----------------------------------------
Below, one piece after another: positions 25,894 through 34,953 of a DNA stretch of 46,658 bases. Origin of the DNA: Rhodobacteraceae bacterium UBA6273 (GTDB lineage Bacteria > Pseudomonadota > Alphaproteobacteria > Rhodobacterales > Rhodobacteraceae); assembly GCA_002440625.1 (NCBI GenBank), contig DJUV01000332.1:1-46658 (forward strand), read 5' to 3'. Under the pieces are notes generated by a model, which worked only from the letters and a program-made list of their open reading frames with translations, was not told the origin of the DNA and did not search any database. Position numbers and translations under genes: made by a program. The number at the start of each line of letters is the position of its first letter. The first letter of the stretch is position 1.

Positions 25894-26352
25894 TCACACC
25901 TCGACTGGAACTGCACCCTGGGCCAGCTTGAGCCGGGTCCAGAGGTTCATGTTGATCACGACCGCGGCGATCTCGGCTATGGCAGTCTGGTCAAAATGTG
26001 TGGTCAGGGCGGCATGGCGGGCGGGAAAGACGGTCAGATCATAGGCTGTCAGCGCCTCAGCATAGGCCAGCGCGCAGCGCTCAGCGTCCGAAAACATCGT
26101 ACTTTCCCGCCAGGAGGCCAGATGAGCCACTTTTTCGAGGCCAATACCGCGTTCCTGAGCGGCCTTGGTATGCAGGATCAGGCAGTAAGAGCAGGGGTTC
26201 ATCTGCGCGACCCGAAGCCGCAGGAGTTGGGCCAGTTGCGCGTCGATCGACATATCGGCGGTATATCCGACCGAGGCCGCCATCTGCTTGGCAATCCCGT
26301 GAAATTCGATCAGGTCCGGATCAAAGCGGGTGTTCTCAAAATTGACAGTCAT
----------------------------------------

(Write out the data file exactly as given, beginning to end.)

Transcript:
Below, one piece after another: positions 25,894 through 34,953 of a DNA stretch of 46,658 bases. Origin of the DNA: Rhodobacteraceae bacterium UBA6273 (GTDB lineage Bacteria > Pseudomonadota > Alphaproteobacteria > Rhodobacterales > Rhodobacteraceae); assembly GCA_002440625.1 (NCBI GenBank), contig DJUV01000332.1:1-46658 (forward strand), read 5' to 3'. Under the pieces are notes generated by a model, which worked only from the letters and a program-made list of their open reading frames with translations, was not told the origin of the DNA and did not search any database. Position numbers and translations under genes: made by a program. The number at the start of each line of letters is the position of its first letter. The first letter of the stretch is position 1.

Positions 25894-26352
25894 TCACACC
25901 TCGACTGGAACTGCACCCTGGGCCAGCTTGAGCCGGGTCCAGAGGTTCATGTTGATCACGACCGCGGCGATCTCGGCTATGGCAGTCTGGTCAAAATGTG
26001 TGGTCAGGGCGGCATGGCGGGCGGGAAAGACGGTCAGATCATAGGCTGTCAGCGCCTCAGCATAGGCCAGCGCGCAGCGCTCAGCGTCCGAAAACATCGT
26101 ACTTTCCCGCCAGGAGGCCAGATGAGCCACTTTTTCGAGGCCAATACCGCGTTCCTGAGCGGCCTTGGTATGCAGGATCAGGCAGTAAGAGCAGGGGTTC
26201 ATCTGCGCGACCCGAAGCCGCAGGAGTTGGGCCAGTTGCGCGTCGATCGACATATCGGCGGTATATCCGACCGAGGCCGCCATCTGCTTGGCAATCCCGT
26301 GAAATTCGATCAGGTCCGGATCAAAGCGGGTGTTCTCAAAATTGACAGTCAT